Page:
Investors are likely to increase their focus on value stocks in this financial year as our bull market starts to run out of puff and valuations of the best performing stocks become stretched. This means picking the best stocks in the worst sectors could be a winning investment strategy for FY19! It’s a fairly predictable trend in any market cycle. Stocks with the best growth prospects surge ahead and trade at a premium to the S&P/ASX 200 (Index:^AXJO) (ASX:XJO), while those that don’t lag far behind. That is until the last stages of a bull market when investors start to…
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Investors are likely to increase their focus on value stocks in this financial year as our bull market starts to run out of puff and valuations of the best performing stocks become stretched.
This means picking the best stocks in the worst sectors could be a winning investment strategy for FY19!
It’s a fairly predictable trend in any market cycle. Stocks with the best growth prospects surge ahead and trade at a premium to the S&P/ASX 200 (Index:^AXJO) (ASX:XJO), while those that don’t lag far behind.
That is until the last stages of a bull market when investors start to question the high multiples they have to pay for growth stocks, which in turn forces them to hunt for bargains among the laggards in the sectors with the dimmest outlook.
But sector rotation is a cyclical affair. What is down last year often rebounds in the next year or three. On that note, some of the most disliked large cap stocks in FY18 could find love in this new financial year.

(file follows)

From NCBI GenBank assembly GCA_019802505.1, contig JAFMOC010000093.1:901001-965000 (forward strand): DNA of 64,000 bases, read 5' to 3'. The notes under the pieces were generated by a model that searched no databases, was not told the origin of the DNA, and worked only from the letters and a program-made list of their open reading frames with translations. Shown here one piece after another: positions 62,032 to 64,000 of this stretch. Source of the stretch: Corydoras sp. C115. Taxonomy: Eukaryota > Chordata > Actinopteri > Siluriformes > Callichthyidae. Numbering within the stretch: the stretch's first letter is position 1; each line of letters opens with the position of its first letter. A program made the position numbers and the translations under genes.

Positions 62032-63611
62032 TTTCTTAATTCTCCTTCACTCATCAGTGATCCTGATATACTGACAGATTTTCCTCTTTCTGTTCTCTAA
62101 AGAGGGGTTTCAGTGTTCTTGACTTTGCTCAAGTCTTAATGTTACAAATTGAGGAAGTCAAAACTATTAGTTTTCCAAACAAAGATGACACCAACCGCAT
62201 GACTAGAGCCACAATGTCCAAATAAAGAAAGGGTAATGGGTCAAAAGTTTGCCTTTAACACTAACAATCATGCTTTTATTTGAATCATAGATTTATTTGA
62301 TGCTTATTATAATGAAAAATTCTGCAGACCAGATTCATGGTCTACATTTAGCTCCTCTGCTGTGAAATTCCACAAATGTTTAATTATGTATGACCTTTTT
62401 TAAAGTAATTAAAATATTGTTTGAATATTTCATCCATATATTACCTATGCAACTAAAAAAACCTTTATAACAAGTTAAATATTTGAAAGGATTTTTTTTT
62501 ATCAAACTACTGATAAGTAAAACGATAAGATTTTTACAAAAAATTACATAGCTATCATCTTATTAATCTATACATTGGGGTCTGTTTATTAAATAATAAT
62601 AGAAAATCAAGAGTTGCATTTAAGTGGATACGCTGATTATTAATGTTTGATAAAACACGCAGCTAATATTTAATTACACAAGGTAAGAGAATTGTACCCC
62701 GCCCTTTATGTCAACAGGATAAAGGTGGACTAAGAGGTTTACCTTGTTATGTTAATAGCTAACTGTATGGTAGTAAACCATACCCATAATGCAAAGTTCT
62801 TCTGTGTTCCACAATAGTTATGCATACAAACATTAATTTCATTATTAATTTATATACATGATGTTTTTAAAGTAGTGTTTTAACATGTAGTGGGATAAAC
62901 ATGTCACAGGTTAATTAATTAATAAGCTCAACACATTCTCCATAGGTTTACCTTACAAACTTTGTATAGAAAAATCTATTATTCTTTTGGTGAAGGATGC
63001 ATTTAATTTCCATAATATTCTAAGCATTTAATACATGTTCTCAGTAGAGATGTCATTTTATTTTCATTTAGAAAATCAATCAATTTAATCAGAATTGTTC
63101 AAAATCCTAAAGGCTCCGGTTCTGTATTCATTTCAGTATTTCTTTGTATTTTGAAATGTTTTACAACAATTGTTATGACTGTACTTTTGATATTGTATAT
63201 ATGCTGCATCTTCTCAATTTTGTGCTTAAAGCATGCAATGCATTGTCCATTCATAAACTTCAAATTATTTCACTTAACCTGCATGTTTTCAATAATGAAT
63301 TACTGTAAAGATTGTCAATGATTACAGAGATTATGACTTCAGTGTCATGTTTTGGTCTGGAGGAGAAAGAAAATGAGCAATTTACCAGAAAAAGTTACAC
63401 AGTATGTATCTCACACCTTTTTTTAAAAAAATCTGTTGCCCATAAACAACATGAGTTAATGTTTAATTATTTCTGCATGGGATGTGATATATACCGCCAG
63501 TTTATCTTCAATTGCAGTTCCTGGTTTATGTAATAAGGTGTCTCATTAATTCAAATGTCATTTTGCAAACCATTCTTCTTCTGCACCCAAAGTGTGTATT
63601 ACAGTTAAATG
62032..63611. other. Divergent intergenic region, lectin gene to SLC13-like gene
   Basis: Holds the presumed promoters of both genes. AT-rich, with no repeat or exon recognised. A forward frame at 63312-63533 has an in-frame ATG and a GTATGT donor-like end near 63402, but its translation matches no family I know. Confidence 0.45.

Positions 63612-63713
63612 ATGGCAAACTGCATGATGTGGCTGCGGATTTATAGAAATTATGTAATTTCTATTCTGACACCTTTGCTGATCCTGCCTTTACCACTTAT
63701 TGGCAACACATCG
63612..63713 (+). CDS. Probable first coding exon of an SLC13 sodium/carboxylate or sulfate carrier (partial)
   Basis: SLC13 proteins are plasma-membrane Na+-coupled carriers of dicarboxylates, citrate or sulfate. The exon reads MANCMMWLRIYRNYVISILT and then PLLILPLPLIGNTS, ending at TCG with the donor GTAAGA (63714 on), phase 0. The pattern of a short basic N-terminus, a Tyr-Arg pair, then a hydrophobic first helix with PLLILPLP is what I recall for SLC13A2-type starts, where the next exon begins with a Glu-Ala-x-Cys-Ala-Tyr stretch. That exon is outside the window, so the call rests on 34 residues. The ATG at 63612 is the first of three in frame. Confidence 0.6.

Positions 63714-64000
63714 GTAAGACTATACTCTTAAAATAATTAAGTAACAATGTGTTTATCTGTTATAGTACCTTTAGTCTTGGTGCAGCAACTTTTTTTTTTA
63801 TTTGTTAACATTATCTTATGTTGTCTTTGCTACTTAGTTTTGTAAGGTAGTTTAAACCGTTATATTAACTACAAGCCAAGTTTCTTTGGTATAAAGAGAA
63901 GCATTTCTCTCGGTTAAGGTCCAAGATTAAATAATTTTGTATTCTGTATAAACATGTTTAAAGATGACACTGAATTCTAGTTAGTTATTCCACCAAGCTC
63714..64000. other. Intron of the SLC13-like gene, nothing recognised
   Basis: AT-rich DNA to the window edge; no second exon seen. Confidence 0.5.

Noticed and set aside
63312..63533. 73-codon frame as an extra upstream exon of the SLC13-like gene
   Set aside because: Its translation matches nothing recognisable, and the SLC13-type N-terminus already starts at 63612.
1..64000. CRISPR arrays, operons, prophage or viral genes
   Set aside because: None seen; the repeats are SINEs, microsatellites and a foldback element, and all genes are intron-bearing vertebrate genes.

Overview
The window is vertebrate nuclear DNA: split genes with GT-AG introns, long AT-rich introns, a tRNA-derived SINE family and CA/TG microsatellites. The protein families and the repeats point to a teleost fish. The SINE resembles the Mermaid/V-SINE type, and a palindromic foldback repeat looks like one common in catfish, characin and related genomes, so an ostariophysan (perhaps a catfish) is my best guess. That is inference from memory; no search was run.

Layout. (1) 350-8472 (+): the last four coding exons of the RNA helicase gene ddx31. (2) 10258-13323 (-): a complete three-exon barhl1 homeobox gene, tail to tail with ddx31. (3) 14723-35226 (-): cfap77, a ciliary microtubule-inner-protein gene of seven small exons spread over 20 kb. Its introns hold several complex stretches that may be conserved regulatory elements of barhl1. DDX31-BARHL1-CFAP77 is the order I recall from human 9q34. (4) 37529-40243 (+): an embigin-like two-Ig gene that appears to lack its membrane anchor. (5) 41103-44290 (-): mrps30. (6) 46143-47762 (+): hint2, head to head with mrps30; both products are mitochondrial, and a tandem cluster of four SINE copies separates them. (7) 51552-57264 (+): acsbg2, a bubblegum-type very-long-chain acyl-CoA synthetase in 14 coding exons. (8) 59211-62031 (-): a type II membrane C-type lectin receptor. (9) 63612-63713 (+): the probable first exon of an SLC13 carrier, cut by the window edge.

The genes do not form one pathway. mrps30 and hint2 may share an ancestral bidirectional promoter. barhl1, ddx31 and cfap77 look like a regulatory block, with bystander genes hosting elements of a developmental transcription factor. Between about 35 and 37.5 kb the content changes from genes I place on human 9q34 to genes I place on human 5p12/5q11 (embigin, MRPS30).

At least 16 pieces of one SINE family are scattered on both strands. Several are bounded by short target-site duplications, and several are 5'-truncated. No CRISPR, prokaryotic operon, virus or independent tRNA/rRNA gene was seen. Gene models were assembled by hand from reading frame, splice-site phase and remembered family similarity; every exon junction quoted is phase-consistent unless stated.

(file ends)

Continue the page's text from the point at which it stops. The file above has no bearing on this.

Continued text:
To be clear, not all laggards will come bouncing back into favour. If anything, I think most will continue to struggle although there will be a handful of diamonds in the rough.
To help navigate the minefield, I’ve decided to look at Morgan’s best stock picks for the various sectors on our market, starting with the beaten-down banking sector that’s struggling against the slowing housing market and the Royal Commission.
The big banks have been among the worst performing blue-chip stocks for FY18 but Morgans thinks there’s value in the sector and has picked Westpac Banking Corp (ASX: WBC) as the best bank stock to back.
The broker’s preference for Westpac over the other banks stems from Westpac’s defensively positioned loan book, relatively low reliance on treasury & market income, and its strong management team.
Morgans also believes that the risks to the banks have been overstated given that owner-occupier loan growth has hit 8% over the last 12 months and the slowdown in investor loan growth has bottomed.
Telcos have been another sore spot for investors in FY18 and Telstra Corporation Ltd (ASX: TLS) has been the worst performing blue-chip stock over the period. But Morgans thinks Telstra is at a turning point.
“In June, Telstra’s management outlined what is, without a doubt, the largest ever turnaround initiative for the company. Telstra is now targeting a $2.5bn cost out program (previously $1.5bn),” said Morgans.
“Interestingly as part of Telstra’s restructure they will change reporting segments and include a new “Infrastructure Co” business unit. We think this is significant as it sets the stage for a future where TLS can either divest its infrastructure assets or more likely, in our view, the NBN can be vended into Infrastructure Co.”
Infrastructure and utility stocks have also been underperforming as the spike in bond yields has diminished the attractiveness of investing in the sector, while regulatory pressure on power infrastructure, toll roads, and airports has further dampened the outlook for these defensive stocks.
The only bright spot is the takeover attempt of gas pipeline business APA Group (ASX: APA), but it’s foolish to try to pick stocks just on takeover appeal.
I suspect the outlook for the sector will remain challenging through FY19 and even Morgans says its difficult to find compelling value among the large cap stocks in this space.
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Motley Fool contributor Brendon Lau owns shares of Telstra Limited and Westpac Banking. The Motley Fool Australia owns shares of and has recommended Telstra Limited. We Fools may not all hold the same opinions, but we all believe that considering a diverse range of insights makes us better investors. The Motley Fool has a disclosure policy. This article contains general investment advice only (under AFSL 400691). Authorised by Scott Phillips.